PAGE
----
Thursday, March 20, 2014

“Why Isn’t Aelia Capitolina On Your Map?”


In May 1948, a minority of Palestinian residents, mostly recent settlers from Europe, declared an independent state against the wishes of the majority. This was the latest in a series of inter-communal disturbances that had followed the passage of the UN Partition Plan, and one which precipitated an expected intervention of Arab armies from neighboring states. At the end of the war, Palestine was partitioned by the new State of Israel, the Hashemite Kingdom of Jordan, and Egypt. Most of the inhabitants of Palestine, Palestinian Arabs,  had been forced out of areas they had lived in, directly or indirectly. Some, much fewer, Jews suffered the same fate. Over the next few years, five hundred Palestinian villages were destroyed; Palestinian place names were changed, many of the native Palestinian, including Palestinians living in the state who should have been considered citizens according to the Declaration of Independence, were not allowed to return to their homes. In many cases. Jewish refugees were resettled in those homes.  In a space of a few years, Palestine was literally and figuratively wiped off the map.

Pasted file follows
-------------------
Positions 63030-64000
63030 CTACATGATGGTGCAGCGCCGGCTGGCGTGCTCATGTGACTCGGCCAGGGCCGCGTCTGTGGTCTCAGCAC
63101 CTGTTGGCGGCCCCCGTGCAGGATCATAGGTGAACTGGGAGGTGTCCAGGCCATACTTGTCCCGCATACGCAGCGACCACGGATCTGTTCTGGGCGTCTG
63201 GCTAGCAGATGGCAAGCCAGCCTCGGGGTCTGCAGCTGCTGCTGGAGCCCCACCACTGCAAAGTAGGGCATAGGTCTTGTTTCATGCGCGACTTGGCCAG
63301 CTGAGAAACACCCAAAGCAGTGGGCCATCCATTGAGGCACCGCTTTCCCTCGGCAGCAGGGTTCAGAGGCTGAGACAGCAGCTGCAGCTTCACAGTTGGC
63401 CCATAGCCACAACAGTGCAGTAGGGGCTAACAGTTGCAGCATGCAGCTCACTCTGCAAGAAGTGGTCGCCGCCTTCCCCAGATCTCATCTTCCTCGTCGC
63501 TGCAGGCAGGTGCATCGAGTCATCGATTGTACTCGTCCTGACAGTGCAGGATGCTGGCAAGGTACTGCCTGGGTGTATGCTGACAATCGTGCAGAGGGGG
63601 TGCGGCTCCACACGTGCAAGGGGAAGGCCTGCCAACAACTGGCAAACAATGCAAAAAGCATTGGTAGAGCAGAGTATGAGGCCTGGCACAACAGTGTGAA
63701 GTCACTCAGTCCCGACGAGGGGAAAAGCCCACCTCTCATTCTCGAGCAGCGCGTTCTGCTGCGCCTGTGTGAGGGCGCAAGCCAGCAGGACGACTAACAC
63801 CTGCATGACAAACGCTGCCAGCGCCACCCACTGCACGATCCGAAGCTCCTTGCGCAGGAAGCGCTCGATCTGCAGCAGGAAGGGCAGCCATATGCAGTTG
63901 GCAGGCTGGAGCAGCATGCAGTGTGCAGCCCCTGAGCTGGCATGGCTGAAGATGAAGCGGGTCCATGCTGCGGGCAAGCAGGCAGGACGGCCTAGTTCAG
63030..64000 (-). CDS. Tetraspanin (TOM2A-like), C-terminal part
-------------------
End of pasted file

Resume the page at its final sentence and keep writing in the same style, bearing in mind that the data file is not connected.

In light of the above, I am disturbed that Jewish students at Barnard are disturbed by seeing a map of Palestine calling for Justice in Palestine that doesn’t have the State of Israel on the map. If they are disturbed by the thought that the State of Israel is not on the map, why aren’t they disturbed at the actual destruction of Palestine that occurred in 1948? Do they think that Palestine ceased to exist after the British Mandate expired?  That Palestinians have no homeland? That they came from Brigadoon or Atlantis?

“You can’t go home again,” wrote Thomas Wolfe. Tell that to the Zionists who to this day claim the Land of Israel as the homeland of the Jewish people.  Just as the Land of Israel exists, Palestine still exists, and will always exist as along as Palestinian Arabs remember it and wish its continued existence.  I simply cannot fathom how any Zionist cannot understand this. Imagine the Romans saying to the Jews of their time, “Wishing to return to Jerusalem is personally offensive to us. Why isn’t Aelia Capitolina on your map? You lost. Get over it.” Would that carry any weight with Jews then or during the ages? Would it carry any weight with Zionists today?”

At Barnard the Students for Justice in Palestine hung a banner stating, “Stand for Justice, Stand for Palestine,” (see above) and the administration took it down.

I don’t want to get into the free speech vs. private institution issue.  If I did, I would say that I am pretty much a free speech absolutist, especially when it comes to college campuses.